She taught previously at James Madison University in Harrisonburg, Virginia.
Professor Carso teaches courses in American art and architecture, with a special emphasis on the Hudson Valley region.
Her research focuses on interconnections between the arts and literature in nineteenth-century America.
Professor Carso has two on-going research projects: a study of the influence of Gothic literature and historical romances on American art and architecture, 1800-1850, and a study of follies, prospect towers, ruins, and summerhouses in the nineteenth-century American landscape. Her research has been supported by fellowships and scholarships at the Huntington Library; the Attingham Summer School; the Winterthur Museum, Garden & Library; the Library Company; the Historical Society of Pennsylvania; and the International Center for Jefferson Studies at Monticello.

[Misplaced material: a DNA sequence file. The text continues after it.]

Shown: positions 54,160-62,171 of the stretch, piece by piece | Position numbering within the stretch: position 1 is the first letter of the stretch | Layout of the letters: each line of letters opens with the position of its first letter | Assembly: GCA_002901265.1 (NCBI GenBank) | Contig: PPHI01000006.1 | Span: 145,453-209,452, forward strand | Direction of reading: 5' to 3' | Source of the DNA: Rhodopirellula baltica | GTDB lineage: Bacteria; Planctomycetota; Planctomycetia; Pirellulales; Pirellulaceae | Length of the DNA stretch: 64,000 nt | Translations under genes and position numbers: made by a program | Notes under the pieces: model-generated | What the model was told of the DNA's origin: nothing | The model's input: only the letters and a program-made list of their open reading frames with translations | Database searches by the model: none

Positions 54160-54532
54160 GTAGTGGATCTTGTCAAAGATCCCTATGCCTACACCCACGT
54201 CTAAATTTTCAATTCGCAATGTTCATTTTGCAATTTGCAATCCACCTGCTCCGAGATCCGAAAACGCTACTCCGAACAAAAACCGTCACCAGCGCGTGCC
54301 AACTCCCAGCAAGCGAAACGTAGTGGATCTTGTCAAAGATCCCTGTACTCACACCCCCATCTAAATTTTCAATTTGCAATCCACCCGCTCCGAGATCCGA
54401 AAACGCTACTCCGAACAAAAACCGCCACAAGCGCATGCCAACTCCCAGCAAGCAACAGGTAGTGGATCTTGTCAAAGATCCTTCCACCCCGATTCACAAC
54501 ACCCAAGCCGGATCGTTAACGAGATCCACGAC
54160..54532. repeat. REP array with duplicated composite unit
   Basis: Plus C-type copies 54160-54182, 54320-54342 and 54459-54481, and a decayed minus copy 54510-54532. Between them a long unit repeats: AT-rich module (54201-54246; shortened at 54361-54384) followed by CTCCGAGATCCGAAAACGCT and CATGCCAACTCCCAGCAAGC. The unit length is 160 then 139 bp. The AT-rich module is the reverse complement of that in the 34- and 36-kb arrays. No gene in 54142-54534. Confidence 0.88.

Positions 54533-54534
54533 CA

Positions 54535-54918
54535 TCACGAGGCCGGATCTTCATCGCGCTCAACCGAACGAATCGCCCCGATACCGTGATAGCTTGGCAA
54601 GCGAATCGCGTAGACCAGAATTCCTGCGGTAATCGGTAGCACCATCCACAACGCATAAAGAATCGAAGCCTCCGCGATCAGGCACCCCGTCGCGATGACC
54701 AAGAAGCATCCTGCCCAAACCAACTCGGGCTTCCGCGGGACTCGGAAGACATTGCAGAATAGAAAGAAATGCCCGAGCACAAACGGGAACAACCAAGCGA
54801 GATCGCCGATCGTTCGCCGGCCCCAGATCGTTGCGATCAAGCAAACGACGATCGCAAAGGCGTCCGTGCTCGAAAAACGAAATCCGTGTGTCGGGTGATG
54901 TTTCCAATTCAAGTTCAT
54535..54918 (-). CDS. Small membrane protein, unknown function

She has published several articles on Gothic Revival architecture and Romantic painting in peer-reviewed journals including Mosaic, Winterthur Portfolio, Symbiosis, and The Hudson River Valley Review. Her essay on architecture in Hudson River School paintings appeared in the exhibition catalogue for The Hudson River to Niagara Falls: Nineteenth-Century Landscape Paintings from the New-York Historical Society _(2009) at the Dorsky Museum of Art on the SUNY New Paltz campus. Professor Carso also published an essay “Man and Nature in the Hudson Valley” in the exhibition catalogue _Russel Wright: The Nature of Design (Dorsky, 2012). Her essay “Gothic Castles in the Landscape: Sir Walter Scott and the Hudson River School” appears in Gothic Studies (Nov. 2012).